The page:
- Of all the questions you ask, this one is the most important: 'Tell me about yourself' or 'Can you run me through your resume?' This question is a must at all interviews, from the junior-most fresher level to the senior-most CEO level. You must listen carefully to what is said, because this open-ended question will show you what the candidates are really like; what they think are the most important things about themselves. You can then gauge the priorities the candidates have, and their commitment to those priorities.
- Ask the candidates deep questions about what they have been doing in their present and previous workplaces. Co-relate what they say with your own requirements. Has the person really done that role before?
- Offer the candidates a real challenge. Present a situation that needs to be handled. Ask if the candidate has handled such a situation before, and if so, how she or he handled it. If not, how would she or he handle it? For example, how would a candidate handle a situation where marketing is a necessity, but there is a shortage of funds? See how the candidates put themselves in your shoes.
- Another important question for candidates for a senior-level position is: 'How do you see the role you will play in the company for the first six months?' This will give you an idea of what the person will actually do if she or he is hired.
- Encourage the candidate to ask questions in return. This will show you how seriously they are taking the job application, because you will be able to see if they have prepared for the interview by learning as much about your company as possible. This will also show you how the candidates will perform in the future. If they know little or nothing about your company even though they have applied for a position in your company, it shows that they are the kind of people who are not diligent about their work, and who will perform poorly on new projects.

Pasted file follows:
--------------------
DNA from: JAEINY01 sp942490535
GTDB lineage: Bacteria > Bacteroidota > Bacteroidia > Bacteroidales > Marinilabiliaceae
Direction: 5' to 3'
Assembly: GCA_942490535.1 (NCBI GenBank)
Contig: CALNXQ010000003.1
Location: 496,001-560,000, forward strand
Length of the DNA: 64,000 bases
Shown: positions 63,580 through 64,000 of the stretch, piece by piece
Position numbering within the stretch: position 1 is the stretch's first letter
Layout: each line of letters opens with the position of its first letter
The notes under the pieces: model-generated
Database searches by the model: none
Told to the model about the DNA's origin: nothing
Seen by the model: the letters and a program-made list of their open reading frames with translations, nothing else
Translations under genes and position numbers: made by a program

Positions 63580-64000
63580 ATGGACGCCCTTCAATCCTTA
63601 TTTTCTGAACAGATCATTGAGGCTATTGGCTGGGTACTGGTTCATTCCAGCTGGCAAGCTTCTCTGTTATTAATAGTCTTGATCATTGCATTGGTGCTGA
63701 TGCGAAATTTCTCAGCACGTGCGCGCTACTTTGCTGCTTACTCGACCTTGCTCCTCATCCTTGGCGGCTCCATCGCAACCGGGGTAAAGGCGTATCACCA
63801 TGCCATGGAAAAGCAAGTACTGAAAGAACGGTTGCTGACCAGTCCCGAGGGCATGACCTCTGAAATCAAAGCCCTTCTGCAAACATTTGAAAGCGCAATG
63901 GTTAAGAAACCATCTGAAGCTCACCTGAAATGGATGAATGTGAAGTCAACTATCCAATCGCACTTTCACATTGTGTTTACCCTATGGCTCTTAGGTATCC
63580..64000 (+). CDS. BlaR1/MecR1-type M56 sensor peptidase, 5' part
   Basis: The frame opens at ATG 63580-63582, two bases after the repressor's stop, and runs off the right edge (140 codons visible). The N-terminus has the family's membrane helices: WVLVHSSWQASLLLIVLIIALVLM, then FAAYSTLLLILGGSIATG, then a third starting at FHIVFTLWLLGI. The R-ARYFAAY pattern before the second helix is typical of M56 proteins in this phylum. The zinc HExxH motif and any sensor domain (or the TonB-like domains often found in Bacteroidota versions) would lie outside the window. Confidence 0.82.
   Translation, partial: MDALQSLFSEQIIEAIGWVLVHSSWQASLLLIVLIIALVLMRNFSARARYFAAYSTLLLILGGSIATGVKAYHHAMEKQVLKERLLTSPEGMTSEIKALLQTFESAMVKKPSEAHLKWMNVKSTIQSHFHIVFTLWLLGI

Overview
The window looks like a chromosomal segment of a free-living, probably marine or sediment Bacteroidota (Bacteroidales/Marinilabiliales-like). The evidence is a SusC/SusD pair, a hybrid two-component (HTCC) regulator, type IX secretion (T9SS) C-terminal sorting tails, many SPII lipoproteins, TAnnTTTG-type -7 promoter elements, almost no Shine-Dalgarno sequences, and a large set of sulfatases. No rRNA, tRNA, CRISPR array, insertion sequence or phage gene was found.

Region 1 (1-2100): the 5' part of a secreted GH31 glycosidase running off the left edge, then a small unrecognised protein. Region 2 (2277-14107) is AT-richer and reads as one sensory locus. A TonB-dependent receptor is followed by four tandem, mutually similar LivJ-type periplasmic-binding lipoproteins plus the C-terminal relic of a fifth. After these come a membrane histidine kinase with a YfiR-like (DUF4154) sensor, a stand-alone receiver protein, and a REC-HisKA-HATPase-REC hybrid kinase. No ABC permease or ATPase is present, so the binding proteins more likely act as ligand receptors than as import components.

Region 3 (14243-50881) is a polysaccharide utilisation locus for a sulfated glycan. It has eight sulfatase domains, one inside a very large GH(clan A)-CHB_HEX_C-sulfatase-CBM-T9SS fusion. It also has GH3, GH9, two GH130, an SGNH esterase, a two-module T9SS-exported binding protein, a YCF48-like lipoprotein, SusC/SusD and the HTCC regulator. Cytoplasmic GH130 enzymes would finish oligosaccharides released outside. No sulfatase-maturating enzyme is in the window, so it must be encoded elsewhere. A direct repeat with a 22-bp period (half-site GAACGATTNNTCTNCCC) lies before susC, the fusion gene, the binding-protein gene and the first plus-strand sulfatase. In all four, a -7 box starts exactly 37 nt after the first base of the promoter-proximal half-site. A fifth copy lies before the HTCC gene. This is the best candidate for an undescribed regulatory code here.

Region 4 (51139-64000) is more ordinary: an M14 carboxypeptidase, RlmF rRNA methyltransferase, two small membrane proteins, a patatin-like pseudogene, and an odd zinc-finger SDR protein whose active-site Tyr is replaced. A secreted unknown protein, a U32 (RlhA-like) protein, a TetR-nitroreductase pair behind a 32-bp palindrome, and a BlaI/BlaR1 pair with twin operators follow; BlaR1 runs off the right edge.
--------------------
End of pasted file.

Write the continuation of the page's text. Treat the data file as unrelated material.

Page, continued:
- If the project that you are recruiting for is new to you or to him or her, ask the candidate to make a presentation at the next interview, to see how she or he will handle it.
- For a senior-level position, one interview is not enough. Do as many rounds of interviews as necessary till you are convinced that you have found the right person for the job. Remember, you are not only interviewing the candidate but she or he is also silently interviewing you.
Sharing information about your company
- If you are convinced about the candidate, and think she or he meets your requirements and will do well in their role, share as much information as possible about your company.
- If you are still not convinced, call the candidate back for another interview to see if she or he is truly a person you would want to work with.